Definitely the surprise hit of the Fall 2009 game season, Gearbox astonished players the world over with its quirky, off-beat first-person role-playing shooter amongst the titans of the gaming industry. With only the Brothers In Arms series to back its pedigree, Borderlands was certainly a gamble for Gearbox. While the game is garnering much attention and praise for being “different”… does that make Borderlands a good game?
A science fiction role-playing shooter from Gearbox Software, Borderlands takes place on the world of Pandora and has players take on the role of one of four unique, playable characters: Roland the Soldier, Mordecai the Hunter, Lilith the Siren, and Brick as… himself. The narrative itself is a straight-forward affair where players must complete quests issued by characters or events on Pandora in order to receive rewards and special items. The challenge stems from surviving the hostile inhabitants of the world and finding the biggest gun to do so.
Borderlands takes the post-apocolyptic world concept and makes it a fun place to be. It’s as though Gearbox took Fallout 3‘s destroyed landscape and injected Saints’ Row 2‘s ridiculous, over-the-top action and attitude into the world of Pandora and it’s inhabitants. Who would have thought the two would mix so well!?
Scavenging & Exploring
Randomization in loot spawn and the fact that you rarely see the same weapon twice grants players a unique experience everytime they start a new game, adding immense replay value.
Playing through the game alone is alright, however, Borderlands really shines in the way it can bring you and three others together through an all-out assault to purge the wastes of scum and neat looking weapons. Massive firefights, tactical eliminations, and vehicular manslaughter… check, check, CHECK!
Unique, Beautiful Presentation
The graphics take on a heavy cell shaded look, not unlike Crackdown or last-gen’s XIII (remember that one!?). It presents a beauty and art style that many gamers don’t find in titles nowadays, giving Borderlands an overall fresh feel against the ho-hum of today’s shooters.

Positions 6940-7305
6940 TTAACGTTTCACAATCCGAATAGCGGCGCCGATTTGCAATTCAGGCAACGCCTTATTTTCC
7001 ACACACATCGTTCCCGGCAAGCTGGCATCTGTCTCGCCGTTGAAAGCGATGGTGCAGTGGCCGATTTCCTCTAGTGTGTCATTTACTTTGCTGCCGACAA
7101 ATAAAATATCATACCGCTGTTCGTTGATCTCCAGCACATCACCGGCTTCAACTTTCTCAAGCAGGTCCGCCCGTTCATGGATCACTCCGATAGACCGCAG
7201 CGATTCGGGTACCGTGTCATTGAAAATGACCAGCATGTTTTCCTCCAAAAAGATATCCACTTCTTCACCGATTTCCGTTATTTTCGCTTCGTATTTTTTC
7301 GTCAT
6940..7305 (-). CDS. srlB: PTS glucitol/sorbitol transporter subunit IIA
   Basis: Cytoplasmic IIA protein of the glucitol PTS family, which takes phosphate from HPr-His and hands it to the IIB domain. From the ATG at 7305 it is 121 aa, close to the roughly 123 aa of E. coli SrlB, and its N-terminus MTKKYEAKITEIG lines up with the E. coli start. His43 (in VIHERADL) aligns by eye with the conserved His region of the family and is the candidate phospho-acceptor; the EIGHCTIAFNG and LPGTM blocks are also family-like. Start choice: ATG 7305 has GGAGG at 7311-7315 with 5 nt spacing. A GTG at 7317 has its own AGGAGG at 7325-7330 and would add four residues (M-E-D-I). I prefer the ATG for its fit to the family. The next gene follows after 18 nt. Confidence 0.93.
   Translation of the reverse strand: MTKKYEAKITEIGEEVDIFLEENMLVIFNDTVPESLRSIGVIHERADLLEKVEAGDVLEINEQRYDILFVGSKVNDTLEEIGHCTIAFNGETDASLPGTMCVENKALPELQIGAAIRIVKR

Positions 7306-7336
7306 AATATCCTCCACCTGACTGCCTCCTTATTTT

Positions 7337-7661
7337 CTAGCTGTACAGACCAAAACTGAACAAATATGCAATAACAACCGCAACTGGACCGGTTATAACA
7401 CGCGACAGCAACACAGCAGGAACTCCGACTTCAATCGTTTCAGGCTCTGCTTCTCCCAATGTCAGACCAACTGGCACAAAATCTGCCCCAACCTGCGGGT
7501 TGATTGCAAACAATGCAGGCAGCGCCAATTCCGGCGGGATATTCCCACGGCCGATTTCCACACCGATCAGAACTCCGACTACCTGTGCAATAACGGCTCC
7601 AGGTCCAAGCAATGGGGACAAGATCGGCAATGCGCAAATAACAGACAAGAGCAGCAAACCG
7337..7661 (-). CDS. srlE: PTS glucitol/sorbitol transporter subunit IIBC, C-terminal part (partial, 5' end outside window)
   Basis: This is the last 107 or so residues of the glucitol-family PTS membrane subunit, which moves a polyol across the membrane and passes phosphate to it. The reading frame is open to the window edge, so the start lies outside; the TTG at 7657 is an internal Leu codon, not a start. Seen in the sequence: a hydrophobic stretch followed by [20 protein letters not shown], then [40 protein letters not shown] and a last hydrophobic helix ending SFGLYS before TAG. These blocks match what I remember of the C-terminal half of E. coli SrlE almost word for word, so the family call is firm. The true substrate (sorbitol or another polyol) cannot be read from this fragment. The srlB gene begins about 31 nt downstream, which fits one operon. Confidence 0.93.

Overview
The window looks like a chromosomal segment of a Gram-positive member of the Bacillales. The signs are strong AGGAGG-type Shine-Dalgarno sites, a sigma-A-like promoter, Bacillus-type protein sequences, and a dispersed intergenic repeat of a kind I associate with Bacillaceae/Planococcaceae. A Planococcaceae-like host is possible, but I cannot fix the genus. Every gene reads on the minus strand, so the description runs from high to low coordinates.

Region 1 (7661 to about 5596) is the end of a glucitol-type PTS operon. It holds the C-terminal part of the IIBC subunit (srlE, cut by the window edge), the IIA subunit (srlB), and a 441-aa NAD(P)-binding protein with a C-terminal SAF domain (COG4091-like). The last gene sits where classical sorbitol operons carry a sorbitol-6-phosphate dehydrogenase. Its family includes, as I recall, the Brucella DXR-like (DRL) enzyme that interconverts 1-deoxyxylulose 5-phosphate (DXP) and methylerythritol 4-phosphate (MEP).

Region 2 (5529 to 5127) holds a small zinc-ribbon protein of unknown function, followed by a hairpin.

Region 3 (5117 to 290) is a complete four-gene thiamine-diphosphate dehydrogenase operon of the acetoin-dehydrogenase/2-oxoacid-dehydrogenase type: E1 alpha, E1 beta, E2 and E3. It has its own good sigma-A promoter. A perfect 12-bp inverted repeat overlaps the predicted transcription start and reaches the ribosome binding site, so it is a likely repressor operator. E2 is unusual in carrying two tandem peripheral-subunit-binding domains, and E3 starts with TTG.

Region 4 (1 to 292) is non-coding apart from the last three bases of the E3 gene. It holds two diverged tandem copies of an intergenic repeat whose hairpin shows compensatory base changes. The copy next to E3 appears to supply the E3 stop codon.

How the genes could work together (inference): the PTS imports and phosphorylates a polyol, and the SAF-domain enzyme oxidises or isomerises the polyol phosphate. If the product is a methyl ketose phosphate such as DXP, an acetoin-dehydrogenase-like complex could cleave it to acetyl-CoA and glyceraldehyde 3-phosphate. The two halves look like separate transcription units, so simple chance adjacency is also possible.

The sounds of Pandora offer much in the way of complementing the visuals of Borderlands. “Ain’t No Rest For The Wicked” by Cage The Elephant is an extraordinary song that summizes the journey players are about to experience. The soundtrack itself is pleasing to the action on screen. Looting around, you are accompanied by melodic and calming tunes… in contrast, fast and hard rock will back you whilst shooting up a raider camp.
Atrocious Vehicle Gameplay
The handling of vehicles in Borderlands certainly leaves much to be desired. Beyond the control of the vehicles themselves, there doesn’t seem to be much in the way of tricking out your vehicle’s performance or looks. Now that I think about it, it feels as though the driving-based action in Borderlands was definitely neglected in comparison to its stellar on-foot gameplay.
Claptrap Needs His Own Health Bar
That annoying little bastard is in real need of a bullet to the CPU. At any moment while its dancing you should be able to smoke him… oh, and when you fast travel – the game should bring him back so you can do it again! Yes, we see that you’re dancing… now check ME out! My finger is gonna dance on the trigger to my rocket-shotgun pointing at your drive core!
Gearbox Software is certainly deserving of praise for risking its new IP, especially against blockbuster sequels like: Modern Warfare 2, Assassin’s Creed II, Uncharted 2, and Left 4 Dead 2 (anyone else seeing a pattern in that?).
The mix of shooter mechanics and role-playing elements pays off exponentially as it enables Borderlands to have the fun gameplay of a first-person shooter while lasting as long as a traditional action-RPG. The vehicular gameplay is there, but it definitely requires refinement. Though the game is fun and entertaining when you’re lone wolf-ing it, the best time one can have in Pandora would be with his or her back covered!
Review based on the Xbox 360 version.